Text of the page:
2. Aschoff, J., Fatranska, M., Giedke, H., Doerr, P., Stamm, D., & Wisser, H. (1971). Human circadian rhythms in continuous darkness: Entrainment by social cues.Science, 171, 213–215.PubMedGoogle Scholar
  3. Bertrand, P. V., Rudd, B. T., Weller, P. H., & Day, A. J. (1987). Free cortisol and creatinine in urine of healthy children.Clinical Chemistry, 33, 2047–2051.PubMedGoogle Scholar
  4. Breslau, N. (1990). Does brain dysfunction increase children's vulnerability to environmental stress?Archives of General Psychiatry, 47, 15–20.PubMedGoogle Scholar
  5. Fein, D., Pennington, B., & Waterhouse, L. (1987). Implications of social deficits in autism for neurological dysfunction. In E. Schopler & G. B. Mesibov (Eds.),Neurobiological issues in autism (pp. 127–144). New York: Plenum Press.Google Scholar
  6. Fibiger, W., Singer, G., Armstrong, S., & Datar, M. (1984). Cortisol and Catecholamine changes as functions of time-of-day and self-reported mood.Neuroscience and Biobehavioural Reviews, 8, 523–530.Google Scholar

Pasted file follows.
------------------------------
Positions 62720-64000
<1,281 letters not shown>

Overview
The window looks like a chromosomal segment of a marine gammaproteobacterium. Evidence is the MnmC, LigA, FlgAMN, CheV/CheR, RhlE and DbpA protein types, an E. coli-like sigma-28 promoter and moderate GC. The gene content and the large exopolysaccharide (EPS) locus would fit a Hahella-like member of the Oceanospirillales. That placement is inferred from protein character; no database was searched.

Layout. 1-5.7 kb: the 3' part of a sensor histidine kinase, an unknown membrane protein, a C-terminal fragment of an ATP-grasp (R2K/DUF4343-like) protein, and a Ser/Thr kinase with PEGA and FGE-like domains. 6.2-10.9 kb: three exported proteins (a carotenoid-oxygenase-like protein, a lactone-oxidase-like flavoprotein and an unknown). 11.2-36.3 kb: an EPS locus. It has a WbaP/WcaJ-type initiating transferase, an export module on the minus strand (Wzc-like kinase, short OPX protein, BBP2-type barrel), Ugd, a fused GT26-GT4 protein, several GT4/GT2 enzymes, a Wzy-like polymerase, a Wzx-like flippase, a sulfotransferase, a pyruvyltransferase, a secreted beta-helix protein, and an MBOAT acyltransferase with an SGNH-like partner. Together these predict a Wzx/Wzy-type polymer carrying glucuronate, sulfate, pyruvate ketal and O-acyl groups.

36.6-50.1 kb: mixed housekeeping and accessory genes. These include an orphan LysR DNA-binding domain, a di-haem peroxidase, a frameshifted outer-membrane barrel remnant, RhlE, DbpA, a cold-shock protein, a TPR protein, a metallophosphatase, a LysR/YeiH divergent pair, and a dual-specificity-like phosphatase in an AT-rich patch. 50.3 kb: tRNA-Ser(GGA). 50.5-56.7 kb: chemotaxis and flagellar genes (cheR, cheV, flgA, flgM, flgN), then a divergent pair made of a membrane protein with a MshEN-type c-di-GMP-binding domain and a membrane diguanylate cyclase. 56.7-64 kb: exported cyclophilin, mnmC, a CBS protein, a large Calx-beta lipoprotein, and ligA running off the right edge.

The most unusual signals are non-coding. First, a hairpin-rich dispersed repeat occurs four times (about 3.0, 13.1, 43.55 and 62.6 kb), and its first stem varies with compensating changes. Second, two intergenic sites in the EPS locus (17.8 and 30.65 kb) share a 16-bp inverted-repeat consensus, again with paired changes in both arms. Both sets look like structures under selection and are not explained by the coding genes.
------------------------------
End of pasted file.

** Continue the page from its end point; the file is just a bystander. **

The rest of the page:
7. Halbreich, U., Zumoff, B., Kream, J., & Fukushima, D. K. (1982). The mean 1300–1600h plasma cortisol concentration as a diagnostic test for hypercortisolism.Journal of Clinical Endocrinology and Metabolism, 54, 1262–1264.PubMedGoogle Scholar
  8. Hill, S. D., Wagner, E. A., Shedlarski, J. G., Jr., & Sears, S. P. (1977). Diurnal cortisol and temperature variation of normal and autistic children.Developmental Psychobiology, 10, 579–583.PubMedGoogle Scholar